Monday, July 30, 2018

On what makes a community

Artwork by Tarek Chemaly based on the original book cover of John Donne
Well, before a "community manager" became a thing online, one must reflect on community to begin with. Apparently, "community managers" do not handle communities (yes, shocking I know), which leads us very benignly to the original definition of community which according to the Merriam-Webster is "an interacting population of various kinds of individuals (such as species) in a common location" - do note the existence of various other definitions but for the purposes of this piece this is the most fitting.
If I am reflecting on this, obviously it is stemming from an advertising perspective as with everything on this blog, but also - there is more to it. A very long time ago I wrote an article called "In Minorities of My Own" (that was way back in 2000!) where I tout individuality, and the idea of each celebrating their own differences. The last paragraphs go like this:
"I’ve been thinking, I certainly would like to be the leader of a minority. A minority which would regroup all Christian Maronite, left handed, 5 feet 3 inches tall, 100 lbs heavy; people who are into Formula 1, pop culture, world music and graphic design; and who are formed as agriculture engineers, and subsequently as environmental economists.
We would have our weekly outings at the Chase restaurant - my favorite - and sometimes hike on Sundays, we would march for our rights if we had to, and have an annual convention of our own once a year - twice a year if I am in the mood. We would all have stickers on our cars signaling our membership to that specific minority.
Our flag will be anything containing the yellow color - again my favorite.
What happens if a member of the minority dislikes yellow? Well, he can still find himself another minority who would want to have a genetic mutation who dislikes yellow.
Even better, that member [former member to be more precise], can be the leader of his own minority regrouping all people who are Christian Maronite, left handed, 5 feet 3 inches tall, 100 lbs heavy; people who are into Formula 1, pop culture, world music and graphic design, and who are formed as agriculture engineers, and subsequently as environmental economists… and who dislike yellow.
But what kind of people are these anyway?"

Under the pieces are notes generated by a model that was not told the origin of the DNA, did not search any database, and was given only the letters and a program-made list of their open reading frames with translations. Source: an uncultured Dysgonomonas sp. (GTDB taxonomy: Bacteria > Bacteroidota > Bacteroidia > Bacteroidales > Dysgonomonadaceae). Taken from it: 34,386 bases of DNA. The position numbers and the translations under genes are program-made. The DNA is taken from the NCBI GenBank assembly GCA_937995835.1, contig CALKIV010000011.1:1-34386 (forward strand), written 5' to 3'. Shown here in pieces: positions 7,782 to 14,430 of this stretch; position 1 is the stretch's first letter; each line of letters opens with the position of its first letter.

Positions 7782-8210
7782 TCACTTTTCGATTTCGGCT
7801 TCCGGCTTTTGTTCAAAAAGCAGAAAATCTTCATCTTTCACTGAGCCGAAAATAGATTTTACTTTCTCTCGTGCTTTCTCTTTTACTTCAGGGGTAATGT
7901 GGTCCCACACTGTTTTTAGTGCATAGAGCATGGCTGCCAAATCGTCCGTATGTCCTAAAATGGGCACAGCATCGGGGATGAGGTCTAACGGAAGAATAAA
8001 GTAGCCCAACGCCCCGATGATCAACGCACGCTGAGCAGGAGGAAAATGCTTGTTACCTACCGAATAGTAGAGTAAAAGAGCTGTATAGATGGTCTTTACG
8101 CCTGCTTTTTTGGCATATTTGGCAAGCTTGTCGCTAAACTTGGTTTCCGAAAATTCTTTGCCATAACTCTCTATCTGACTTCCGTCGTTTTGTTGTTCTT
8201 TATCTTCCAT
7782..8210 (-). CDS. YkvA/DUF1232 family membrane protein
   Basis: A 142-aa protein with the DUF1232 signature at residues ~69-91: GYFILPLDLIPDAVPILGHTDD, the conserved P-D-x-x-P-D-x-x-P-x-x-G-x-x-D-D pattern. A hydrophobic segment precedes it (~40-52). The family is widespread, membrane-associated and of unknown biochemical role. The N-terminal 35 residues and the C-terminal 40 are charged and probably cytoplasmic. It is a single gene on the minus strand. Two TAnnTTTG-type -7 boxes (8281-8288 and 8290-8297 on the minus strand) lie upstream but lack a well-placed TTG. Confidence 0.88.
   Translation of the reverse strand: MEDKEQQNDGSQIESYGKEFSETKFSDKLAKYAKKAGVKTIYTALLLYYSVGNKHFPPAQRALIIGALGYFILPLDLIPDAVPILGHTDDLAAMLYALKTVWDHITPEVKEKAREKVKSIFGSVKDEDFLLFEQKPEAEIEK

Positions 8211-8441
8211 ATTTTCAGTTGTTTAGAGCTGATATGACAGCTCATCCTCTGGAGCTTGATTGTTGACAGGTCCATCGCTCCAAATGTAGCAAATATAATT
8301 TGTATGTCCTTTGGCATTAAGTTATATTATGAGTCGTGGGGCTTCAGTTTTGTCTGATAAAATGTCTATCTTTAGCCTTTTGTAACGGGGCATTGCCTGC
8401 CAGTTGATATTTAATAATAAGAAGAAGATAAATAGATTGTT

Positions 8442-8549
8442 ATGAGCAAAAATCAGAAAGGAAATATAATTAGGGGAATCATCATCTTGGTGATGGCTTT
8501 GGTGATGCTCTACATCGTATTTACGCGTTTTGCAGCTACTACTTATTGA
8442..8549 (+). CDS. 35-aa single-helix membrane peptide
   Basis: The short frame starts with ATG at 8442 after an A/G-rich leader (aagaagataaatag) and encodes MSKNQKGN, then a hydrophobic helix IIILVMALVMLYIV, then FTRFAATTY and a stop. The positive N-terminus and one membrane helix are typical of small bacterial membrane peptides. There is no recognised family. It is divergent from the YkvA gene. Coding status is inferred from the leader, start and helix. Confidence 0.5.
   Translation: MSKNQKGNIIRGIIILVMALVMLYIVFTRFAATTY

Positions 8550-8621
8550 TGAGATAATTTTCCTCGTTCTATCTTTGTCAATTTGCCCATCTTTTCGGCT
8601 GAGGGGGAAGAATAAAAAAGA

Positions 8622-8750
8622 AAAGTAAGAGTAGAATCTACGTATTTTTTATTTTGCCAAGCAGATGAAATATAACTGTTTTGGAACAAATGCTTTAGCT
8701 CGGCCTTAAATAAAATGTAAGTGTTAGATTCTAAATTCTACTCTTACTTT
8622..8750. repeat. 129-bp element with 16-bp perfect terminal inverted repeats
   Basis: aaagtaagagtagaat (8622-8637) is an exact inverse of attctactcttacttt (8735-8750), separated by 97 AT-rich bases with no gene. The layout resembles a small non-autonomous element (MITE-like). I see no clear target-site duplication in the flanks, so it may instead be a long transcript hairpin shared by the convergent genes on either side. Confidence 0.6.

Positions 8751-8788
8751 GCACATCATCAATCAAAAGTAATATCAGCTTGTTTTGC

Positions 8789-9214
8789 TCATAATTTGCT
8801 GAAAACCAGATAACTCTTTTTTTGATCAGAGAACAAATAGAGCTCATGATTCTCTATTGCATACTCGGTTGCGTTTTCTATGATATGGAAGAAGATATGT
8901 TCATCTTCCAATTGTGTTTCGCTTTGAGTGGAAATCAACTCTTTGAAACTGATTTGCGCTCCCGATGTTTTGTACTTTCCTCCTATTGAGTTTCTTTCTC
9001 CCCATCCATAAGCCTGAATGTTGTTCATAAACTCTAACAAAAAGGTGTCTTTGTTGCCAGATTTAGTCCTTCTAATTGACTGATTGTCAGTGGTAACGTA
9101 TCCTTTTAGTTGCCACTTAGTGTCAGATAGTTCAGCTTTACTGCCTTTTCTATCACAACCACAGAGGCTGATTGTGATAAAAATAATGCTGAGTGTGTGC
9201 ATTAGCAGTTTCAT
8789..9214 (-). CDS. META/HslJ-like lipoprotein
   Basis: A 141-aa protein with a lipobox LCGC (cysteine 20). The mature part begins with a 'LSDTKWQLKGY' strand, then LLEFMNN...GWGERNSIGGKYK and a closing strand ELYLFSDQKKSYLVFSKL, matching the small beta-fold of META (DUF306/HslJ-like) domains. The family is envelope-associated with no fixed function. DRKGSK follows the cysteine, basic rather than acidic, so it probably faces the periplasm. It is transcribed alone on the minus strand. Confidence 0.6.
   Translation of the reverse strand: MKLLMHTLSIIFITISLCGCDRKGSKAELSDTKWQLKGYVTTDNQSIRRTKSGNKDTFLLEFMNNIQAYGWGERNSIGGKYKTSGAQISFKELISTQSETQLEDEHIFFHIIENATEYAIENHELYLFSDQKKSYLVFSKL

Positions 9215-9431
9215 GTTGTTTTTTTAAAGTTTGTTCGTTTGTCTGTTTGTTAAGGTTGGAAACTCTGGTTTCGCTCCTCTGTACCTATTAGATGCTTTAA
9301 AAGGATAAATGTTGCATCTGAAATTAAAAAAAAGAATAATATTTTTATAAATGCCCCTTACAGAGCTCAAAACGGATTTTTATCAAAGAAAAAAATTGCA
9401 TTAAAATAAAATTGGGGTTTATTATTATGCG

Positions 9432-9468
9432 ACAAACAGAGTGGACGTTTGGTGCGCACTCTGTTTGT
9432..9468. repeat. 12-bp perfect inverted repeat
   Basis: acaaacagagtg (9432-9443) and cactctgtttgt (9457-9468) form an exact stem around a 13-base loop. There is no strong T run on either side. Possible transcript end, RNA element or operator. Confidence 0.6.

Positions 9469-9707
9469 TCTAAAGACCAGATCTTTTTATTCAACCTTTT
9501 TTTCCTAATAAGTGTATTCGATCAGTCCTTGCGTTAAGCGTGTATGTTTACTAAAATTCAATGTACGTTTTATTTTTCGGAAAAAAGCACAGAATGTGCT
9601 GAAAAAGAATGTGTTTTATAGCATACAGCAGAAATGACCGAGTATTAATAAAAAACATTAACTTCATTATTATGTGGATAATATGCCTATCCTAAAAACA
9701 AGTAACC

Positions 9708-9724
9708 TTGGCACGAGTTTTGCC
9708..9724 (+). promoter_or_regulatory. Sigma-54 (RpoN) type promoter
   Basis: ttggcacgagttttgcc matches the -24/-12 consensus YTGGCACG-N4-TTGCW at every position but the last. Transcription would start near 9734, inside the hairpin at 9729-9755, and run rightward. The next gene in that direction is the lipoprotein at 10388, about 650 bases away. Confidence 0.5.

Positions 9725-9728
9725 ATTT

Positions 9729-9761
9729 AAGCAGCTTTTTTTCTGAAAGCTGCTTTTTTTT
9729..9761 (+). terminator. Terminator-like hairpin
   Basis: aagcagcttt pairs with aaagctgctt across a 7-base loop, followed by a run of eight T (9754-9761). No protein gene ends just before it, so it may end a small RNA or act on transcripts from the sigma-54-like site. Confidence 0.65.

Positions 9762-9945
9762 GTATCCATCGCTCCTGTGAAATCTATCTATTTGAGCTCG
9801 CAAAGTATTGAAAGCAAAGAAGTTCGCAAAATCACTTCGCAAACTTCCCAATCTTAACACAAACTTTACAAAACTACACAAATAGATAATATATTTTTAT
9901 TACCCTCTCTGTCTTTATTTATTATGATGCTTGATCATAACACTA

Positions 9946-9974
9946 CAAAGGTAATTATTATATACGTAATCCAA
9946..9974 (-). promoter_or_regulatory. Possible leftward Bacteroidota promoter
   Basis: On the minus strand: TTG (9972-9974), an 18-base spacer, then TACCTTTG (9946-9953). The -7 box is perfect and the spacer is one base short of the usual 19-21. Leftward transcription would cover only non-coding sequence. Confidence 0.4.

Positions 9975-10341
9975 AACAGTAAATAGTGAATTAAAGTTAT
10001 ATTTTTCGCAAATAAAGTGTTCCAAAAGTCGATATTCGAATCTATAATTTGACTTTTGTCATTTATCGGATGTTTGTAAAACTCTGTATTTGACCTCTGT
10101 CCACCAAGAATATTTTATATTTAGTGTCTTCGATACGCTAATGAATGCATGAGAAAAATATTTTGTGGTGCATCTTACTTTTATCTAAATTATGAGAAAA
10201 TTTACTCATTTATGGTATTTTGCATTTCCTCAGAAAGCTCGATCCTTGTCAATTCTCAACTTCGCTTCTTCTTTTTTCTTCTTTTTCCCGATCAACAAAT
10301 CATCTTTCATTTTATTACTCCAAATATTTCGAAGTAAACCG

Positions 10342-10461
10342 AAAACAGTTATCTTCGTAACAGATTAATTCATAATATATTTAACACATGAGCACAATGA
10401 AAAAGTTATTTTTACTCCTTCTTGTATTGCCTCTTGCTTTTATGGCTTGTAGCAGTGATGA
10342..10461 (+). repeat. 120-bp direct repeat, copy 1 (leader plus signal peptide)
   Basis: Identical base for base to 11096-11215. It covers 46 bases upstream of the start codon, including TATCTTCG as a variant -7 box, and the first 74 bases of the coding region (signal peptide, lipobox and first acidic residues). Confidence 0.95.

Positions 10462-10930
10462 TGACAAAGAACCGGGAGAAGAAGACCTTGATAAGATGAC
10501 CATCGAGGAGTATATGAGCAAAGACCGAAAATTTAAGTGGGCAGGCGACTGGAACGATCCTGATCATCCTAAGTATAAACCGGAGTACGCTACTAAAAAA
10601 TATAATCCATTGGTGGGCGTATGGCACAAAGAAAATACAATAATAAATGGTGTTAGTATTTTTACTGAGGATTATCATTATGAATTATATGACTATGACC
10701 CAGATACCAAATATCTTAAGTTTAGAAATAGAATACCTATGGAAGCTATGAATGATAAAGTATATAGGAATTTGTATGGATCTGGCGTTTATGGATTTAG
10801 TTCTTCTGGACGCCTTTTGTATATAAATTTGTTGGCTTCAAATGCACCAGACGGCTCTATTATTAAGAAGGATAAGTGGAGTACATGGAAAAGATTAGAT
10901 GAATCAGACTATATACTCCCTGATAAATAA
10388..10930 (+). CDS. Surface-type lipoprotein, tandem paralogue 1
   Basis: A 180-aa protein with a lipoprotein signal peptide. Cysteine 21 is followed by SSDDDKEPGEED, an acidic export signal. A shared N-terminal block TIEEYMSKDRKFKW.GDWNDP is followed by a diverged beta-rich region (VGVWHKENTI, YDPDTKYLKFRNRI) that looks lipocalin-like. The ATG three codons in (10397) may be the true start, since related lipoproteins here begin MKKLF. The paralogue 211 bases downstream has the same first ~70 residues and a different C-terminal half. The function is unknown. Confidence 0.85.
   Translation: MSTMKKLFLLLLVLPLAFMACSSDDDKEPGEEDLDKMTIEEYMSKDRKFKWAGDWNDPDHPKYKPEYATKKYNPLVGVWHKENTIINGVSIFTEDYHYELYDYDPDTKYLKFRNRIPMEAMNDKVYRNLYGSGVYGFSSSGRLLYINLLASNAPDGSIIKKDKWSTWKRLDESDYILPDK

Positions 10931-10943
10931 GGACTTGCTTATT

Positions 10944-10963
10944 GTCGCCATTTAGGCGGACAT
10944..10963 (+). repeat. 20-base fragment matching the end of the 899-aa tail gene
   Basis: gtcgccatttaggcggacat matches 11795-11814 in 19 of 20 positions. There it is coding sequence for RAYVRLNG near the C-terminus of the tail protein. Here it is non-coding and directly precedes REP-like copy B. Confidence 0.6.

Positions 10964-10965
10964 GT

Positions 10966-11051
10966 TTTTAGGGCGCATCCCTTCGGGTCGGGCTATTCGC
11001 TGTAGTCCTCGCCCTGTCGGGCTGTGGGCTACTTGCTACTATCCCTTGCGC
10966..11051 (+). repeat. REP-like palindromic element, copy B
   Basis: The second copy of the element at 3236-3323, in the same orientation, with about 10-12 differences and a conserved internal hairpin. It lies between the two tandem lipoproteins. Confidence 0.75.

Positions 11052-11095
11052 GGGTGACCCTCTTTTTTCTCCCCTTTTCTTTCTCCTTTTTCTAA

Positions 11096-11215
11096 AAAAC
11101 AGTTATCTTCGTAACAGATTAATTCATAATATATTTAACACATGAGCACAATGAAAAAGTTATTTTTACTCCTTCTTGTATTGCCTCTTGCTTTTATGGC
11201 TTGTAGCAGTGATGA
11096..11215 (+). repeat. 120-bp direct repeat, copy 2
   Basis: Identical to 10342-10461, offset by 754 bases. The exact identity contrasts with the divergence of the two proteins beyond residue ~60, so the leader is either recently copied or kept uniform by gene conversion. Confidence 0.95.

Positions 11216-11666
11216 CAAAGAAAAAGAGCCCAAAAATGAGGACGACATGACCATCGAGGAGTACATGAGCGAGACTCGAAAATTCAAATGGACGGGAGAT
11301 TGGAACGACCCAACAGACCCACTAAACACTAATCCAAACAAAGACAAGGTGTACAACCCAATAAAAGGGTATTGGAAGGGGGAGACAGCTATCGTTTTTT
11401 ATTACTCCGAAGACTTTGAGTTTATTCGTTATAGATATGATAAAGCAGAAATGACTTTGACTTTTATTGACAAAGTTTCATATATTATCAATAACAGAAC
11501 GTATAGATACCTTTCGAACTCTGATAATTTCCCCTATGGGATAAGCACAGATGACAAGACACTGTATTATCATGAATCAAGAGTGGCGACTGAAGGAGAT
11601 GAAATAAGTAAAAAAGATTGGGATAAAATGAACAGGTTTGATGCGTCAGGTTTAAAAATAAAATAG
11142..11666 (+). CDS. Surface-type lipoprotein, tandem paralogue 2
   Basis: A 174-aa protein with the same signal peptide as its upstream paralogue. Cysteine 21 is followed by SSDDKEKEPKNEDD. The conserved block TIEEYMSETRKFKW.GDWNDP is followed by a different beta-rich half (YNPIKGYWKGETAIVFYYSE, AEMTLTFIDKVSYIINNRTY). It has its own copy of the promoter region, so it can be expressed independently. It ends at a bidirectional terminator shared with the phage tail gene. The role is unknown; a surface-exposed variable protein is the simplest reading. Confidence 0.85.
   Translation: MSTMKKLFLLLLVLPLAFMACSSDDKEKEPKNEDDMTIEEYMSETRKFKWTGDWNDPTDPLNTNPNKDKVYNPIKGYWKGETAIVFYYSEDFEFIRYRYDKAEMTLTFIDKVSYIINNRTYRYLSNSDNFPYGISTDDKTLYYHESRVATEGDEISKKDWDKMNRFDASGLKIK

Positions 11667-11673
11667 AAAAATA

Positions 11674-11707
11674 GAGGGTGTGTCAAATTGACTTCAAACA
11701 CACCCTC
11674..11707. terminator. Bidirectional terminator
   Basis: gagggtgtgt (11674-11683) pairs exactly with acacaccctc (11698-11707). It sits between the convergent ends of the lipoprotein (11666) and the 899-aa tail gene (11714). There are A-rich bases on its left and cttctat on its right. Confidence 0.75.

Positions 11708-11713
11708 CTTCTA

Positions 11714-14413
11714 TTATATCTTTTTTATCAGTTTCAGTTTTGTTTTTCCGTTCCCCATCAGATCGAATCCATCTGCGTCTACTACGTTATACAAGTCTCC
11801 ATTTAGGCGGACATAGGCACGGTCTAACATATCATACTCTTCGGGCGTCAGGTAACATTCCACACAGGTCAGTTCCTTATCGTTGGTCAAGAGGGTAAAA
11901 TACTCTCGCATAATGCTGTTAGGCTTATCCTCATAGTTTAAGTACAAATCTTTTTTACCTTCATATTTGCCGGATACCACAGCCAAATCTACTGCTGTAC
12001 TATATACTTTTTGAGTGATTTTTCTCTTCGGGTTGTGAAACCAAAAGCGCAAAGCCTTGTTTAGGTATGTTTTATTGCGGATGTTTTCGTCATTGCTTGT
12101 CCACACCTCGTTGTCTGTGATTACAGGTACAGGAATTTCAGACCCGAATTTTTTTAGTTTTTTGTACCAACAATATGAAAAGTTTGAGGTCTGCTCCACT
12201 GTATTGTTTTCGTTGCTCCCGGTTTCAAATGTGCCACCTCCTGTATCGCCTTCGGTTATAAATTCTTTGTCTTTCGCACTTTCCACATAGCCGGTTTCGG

I am not here to take back my previous words but also realize as I progress with age, the benefits of "normalcy". I am not saying people should abide by all social norms and rules - specifically the ones that are against their personal beliefs or value systems - but it is the most basic of adages that prove right as time goes along, I am here remembering our ethics professor at AUB who at the time, towards the end of the course, spoke of the song "The Glory of Love" with the specific line "you've got to give a little, take a little" - again with age, they make perfect sense.
But what astonishes me with real-life communities is that this is not some tit-for-tat thing it simply genuinely flows in acts between people. Recently, some kid was removing chairs from my veranda, there was no permission asked - my reflex should have been to go out and give me a proper piece of my mind. What I did was say "yo kid, there are two more plastic chairs inside, go in and pick them up". 
I knew that there was a small religious ceremony nearby and that the statue of the saint in question is actually in my own land (I offered it as a solution when another place was rejected by a neighbor) only added to the moral aspect of my permissiveness towards the chair lending.
Of course when the ceremony ended, the kid's aunt came and offered petit-fours for mother who was watching the ceremony from the balcony.
That same night and again due to the ceremony, I went out and realized that neighbours (different neighbours than the ones mentionned prior) had used my parking with no permission asked, so again, did I shout and get upset? No, I simply told the car owner in question "pull your car in, that way your husband can park behind you and more places can be liberated for other people to park in the alleyway (which, ironically is also technically part of my land)". 
Do note, I am not writing this to say how generous and permissive I am, because you see, when lately there was a health crisis at my own home, I have been inundated by acts of kindness from people nearby. "Do I need anything from the vegetable-selling ambulant vendor when he comes?", "is there food in the house?", and the list continues. You might say "oh it is simple, you let people use your veranda chairs and they check up on you in return", actually, very simply: No.
This again is not some bargaining system when I do this in exchange for that, it is more like a free flowing system of barter of services where no one is counting or keepin tabs. And in the end, we are all the better for it.
Another simple adage that made sense? "No man is an island unto himself" as John Donne said.
So whereas I still look at "minorities of my own" and smirk, I now also understand that to thrive one needs to come from a place, be anchored somewhere, be part of a "community".